Briefly stated, I use the term ‘nature’ to denote that which environmentalists characteristically seek to protect. There are of course other options. ‘Earth’, as in ‘Friends of the Earth’ or ‘Earth First!’, is one. Yet that term is potentially misleading, since it calls to mind the Planet Earth, and that thousand trillion tonnes of matter hurtling through space is not something that environmentalists characteristically seek to protect. A second option would be to use some phrase drawn from the biological sciences—to write of biodiversity, for instance, or of ecosystems. However, as I’ll argue below, such terms often fail to capture what environmentalists characteristically seek to protect. Take the Trump Administration’s 2017 decision to remove grizzly bears from the endangered species list, for example. Not all of those who objected to that decision did so merely because they wanted to maximize biodiversity, for example, or protect certain sorts of ecosystems. Some First Nation objectors, for instance, appealed to the bears’ cultural and spiritual significance.[2]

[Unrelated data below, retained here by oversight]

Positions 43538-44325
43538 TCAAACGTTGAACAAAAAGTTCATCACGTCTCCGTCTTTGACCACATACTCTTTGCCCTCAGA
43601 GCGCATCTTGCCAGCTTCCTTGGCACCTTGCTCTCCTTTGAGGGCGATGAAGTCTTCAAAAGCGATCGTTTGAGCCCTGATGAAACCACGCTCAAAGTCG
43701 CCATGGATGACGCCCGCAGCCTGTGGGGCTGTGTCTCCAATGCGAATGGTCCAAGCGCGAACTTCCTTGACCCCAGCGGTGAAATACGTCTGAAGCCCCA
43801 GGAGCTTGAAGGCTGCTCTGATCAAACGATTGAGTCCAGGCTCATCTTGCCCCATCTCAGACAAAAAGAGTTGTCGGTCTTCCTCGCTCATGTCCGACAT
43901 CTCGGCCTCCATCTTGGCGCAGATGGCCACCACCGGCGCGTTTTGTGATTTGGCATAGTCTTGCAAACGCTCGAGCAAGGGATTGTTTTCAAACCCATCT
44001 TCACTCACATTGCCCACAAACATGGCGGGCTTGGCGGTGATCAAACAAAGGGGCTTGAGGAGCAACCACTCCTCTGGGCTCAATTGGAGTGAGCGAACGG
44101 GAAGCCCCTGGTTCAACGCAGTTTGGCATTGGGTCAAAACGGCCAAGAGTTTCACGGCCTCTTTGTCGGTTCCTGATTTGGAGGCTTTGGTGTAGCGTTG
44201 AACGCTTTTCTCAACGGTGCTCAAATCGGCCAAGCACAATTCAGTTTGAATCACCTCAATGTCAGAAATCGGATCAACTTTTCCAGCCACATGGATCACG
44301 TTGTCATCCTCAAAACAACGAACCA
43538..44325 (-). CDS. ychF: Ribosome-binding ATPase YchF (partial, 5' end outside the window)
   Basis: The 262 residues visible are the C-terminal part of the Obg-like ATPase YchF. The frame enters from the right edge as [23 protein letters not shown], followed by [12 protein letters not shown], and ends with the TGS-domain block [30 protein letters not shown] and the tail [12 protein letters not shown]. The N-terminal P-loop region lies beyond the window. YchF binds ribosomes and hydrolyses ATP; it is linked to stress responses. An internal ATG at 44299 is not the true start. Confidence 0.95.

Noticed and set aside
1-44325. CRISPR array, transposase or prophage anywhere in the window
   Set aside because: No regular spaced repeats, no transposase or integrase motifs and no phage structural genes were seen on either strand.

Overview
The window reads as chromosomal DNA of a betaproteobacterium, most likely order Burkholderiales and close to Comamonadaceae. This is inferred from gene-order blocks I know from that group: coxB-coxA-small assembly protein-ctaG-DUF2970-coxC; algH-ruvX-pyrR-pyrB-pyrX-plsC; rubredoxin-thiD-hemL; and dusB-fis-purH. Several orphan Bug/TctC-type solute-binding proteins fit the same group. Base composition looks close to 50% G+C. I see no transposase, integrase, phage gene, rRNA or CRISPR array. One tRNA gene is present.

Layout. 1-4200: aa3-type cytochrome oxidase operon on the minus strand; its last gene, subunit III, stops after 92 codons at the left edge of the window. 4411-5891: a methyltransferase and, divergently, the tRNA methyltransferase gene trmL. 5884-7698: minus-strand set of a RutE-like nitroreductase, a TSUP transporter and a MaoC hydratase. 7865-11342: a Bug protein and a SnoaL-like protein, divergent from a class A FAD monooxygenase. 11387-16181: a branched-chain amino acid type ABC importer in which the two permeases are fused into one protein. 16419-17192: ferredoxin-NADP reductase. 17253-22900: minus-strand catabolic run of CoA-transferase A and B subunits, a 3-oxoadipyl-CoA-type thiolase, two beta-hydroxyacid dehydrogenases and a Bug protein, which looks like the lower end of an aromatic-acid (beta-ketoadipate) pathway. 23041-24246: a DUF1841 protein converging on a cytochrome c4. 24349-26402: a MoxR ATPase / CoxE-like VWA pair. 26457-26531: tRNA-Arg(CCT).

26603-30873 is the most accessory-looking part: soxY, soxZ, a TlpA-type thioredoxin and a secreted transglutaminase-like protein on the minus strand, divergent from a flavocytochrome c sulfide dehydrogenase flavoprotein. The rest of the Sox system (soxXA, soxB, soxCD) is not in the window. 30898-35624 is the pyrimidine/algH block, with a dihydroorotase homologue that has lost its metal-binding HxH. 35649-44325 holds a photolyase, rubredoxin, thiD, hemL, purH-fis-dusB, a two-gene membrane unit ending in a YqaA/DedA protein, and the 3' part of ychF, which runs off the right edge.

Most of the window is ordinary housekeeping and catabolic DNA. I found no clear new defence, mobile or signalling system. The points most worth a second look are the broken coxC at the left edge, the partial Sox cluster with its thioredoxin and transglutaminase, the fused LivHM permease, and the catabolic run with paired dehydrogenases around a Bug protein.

A third option would be to use environment’. This word is employed in a wide variety of ways in discussions of environmental issues. It is sometimes used to refer to the Environment, a vast collective entity that is supposed to encompass everything from the summits of the world’s highest peaks to the lightless depths of its deepest ocean trenches. In other cases it is used to denote the milieu in which some organism or group of organisms lives. In this sense, one can speak of multiple environments—mine, yours, or that of a grizzly bear. Whichever interpretation one adopts, though, environments often seem to contain quite a few things that environmentalists do not characteristically seek to protect. Electric lights, for example, are a prominent feature of many human and non-human environments, but there are no environmental campaigns to protect them. The scope of the term ‘environment’ needs to be restricted in some way, and an obvious way to do this is to say that environmentalists characteristically seek to protect natural environments— coral reefs, for instance, or old-growth forests, rather than hotel foyers and shopping malls. Using the term ‘natural’ in this way does not commit one to the dubious notion that naturalness is an on-off concept, such that any particular environment is either 100 per cent natural or not in the slightest bit natural at all. One can consistently suppose that naturalness admits of degrees and that, accordingly, an environment qualifies as natural to the extent that its present state is not the intended result of human actions. This is (roughly) what I suppose in what follows. So, for instance, I am happy to say that the Amazon rainforest is more natural than downtown Tokyo, even though much of its 5.5 million square kilometres has to some extent been shaped by human actions.[3] (That account of naturalness would not, I admit, be endorsed by all. Steven Vogel, for example, argues that to postulate a continuum between what is natural and what is not is to betray ones commitment to an outmoded dualistic metaphysics.[4] I engage with Vogel’s argument, and various other expressions of nature-scepticism, in Chapter 8.1 ask readers who have these sorts of concerns to set them aside until then.)